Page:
To an NFL team, future draft picks are more difficult to pass up than free barbecue.
It makes sense. If everybody in your fantasy league thinks they're a genius, imagine the egos on the people who get paid to make personnel decisions for real-life pro sports teams. They're all on the verge of discovering a diamond in the rough, and every draft pick represents another chance to find that superstar.
The first time I truly realized the allure of the draft pick was in 2007, when Randy Moss was traded from the Raiders to the Patriots for a fourth-round pick.
Here you had a Hall of Fame wide receiver, only 30 years old at the time and still very capable of dominating games, and yet one team was willing to hand Moss over to a conference rival for a fourth-round pick. And the team that got Moss reportedly thought long and hard about this trade. For a fourth-round pick!
Do you know who was picked in the fourth round of the '07 NFL Draft? You might remember Georgia Tech guard Mansfield Wrotto, who has played a total of 27 games in four pro seasons. Or maybe Washington quarterback Isaiah Stanback, who is trying to make the Seahawks' roster as a receiver on the practice squad. The best player to emerge from the '07 fourth round has been All-Pro Ravens fullback Le'Ron McClain. The second-best player? Zak DeOssie, a Giants linebacker by trade who has been to the Pro Bowl twice ... as a long snapper.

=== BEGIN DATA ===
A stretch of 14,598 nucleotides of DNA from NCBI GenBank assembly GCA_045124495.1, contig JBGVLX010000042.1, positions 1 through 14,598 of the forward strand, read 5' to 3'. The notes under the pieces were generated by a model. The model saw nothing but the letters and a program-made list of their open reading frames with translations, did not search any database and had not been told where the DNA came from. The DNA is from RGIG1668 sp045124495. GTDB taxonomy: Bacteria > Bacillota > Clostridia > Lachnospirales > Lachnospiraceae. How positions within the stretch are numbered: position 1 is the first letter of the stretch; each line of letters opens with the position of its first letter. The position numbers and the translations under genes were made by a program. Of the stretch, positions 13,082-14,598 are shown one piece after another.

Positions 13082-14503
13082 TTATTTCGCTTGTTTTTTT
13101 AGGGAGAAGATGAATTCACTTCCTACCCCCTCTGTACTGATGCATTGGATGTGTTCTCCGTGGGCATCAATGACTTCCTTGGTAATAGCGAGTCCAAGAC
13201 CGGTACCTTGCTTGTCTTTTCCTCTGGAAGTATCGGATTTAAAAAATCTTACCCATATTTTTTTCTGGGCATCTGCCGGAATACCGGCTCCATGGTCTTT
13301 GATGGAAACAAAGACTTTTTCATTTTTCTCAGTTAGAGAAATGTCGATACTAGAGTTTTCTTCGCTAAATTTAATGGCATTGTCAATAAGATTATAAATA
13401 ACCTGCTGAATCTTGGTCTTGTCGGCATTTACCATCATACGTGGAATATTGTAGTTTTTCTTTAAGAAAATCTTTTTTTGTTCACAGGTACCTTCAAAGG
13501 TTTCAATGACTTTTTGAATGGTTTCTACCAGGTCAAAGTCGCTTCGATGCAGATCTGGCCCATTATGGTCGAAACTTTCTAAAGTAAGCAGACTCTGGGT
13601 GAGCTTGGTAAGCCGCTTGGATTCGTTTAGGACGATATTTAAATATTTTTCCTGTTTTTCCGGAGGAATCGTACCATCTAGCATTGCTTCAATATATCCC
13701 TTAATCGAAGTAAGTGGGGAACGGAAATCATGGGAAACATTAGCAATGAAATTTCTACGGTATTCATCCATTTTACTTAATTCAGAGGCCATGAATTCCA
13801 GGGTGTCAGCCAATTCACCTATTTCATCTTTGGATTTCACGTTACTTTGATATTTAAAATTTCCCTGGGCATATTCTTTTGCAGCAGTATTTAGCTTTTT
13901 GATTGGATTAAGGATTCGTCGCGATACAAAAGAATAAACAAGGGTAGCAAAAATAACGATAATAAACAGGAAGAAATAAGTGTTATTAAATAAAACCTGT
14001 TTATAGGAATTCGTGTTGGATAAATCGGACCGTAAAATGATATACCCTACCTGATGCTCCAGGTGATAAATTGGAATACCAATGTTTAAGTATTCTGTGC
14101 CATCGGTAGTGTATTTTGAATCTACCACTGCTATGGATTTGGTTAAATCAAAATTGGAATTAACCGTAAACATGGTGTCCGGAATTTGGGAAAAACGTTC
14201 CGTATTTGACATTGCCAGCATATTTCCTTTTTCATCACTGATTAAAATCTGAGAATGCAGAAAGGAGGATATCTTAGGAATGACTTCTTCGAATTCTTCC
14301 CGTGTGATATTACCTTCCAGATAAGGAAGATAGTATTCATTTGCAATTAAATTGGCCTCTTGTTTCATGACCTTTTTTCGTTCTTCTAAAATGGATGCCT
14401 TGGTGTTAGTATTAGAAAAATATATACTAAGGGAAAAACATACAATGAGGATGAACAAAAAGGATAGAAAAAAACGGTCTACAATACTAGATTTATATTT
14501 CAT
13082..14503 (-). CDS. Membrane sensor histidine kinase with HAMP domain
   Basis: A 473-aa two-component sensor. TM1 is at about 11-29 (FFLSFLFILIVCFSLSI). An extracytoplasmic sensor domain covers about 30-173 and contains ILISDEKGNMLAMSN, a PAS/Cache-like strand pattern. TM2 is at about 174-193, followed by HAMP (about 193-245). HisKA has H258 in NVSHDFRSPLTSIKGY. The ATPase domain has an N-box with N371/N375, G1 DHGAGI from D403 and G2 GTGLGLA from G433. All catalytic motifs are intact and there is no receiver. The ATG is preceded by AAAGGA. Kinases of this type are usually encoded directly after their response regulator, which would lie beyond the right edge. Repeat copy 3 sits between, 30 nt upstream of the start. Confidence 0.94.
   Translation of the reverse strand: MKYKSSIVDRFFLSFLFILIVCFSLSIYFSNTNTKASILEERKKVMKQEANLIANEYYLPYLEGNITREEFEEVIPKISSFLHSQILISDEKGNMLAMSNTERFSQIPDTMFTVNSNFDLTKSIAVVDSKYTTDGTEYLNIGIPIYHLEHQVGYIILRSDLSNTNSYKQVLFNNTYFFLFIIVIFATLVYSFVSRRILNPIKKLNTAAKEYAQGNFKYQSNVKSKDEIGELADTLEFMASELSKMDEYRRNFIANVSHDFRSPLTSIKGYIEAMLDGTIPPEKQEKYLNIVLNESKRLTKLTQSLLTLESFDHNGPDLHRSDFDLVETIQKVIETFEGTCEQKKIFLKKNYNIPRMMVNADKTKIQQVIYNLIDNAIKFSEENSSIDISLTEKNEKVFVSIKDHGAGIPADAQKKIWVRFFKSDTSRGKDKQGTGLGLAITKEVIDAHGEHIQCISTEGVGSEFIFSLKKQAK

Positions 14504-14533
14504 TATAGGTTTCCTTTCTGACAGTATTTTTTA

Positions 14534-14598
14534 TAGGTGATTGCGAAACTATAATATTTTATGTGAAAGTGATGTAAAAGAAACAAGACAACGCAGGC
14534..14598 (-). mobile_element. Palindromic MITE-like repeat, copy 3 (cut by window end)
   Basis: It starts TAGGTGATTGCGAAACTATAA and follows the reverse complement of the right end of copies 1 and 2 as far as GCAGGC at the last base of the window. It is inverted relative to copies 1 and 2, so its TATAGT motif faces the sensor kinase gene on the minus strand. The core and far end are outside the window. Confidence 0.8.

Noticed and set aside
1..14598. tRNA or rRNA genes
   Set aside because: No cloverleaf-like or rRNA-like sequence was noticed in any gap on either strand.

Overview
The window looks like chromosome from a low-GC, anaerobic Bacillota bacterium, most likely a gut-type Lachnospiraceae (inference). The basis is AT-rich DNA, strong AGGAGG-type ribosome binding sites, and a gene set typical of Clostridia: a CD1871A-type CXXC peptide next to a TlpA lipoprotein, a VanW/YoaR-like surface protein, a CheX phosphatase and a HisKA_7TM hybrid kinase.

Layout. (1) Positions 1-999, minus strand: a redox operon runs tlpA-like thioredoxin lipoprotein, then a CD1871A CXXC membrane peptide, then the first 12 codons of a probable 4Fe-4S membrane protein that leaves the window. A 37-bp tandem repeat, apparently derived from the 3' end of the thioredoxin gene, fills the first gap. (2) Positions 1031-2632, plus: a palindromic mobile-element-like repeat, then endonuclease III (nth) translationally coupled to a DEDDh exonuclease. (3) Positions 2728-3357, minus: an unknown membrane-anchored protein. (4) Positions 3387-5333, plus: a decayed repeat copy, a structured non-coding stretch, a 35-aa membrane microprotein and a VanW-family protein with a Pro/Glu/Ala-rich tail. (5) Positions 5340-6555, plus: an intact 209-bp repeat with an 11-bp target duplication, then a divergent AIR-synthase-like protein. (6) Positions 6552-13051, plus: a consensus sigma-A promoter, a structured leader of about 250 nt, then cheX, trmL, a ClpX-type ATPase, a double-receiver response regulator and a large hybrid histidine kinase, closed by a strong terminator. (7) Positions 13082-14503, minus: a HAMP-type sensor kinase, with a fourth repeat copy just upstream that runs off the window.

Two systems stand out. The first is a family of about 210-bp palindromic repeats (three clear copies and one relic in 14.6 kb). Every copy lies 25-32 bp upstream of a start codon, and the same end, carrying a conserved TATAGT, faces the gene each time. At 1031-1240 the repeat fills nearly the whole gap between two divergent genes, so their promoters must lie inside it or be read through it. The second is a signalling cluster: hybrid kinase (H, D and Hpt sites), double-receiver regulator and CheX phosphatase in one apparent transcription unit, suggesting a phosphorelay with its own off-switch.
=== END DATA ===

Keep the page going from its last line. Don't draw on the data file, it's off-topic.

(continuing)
Otherwise, 15 of the 38 players picked in that round aren’t even in the NFL anymore, and three guys never played a minute in the league. (Oakland used the pick they got from New England for Moss on defensive back John Bowie, who has played in five NFL games.)
Yet, every year NFL teams and their fans covet draft picks like Scrooge McDuck coveted gold coins. With the lockout set to end any moment now, and a fast and furious condensed offseason set to commence, a few teams will be more eager than others to pile up those draft chips. Even if they never really pay out: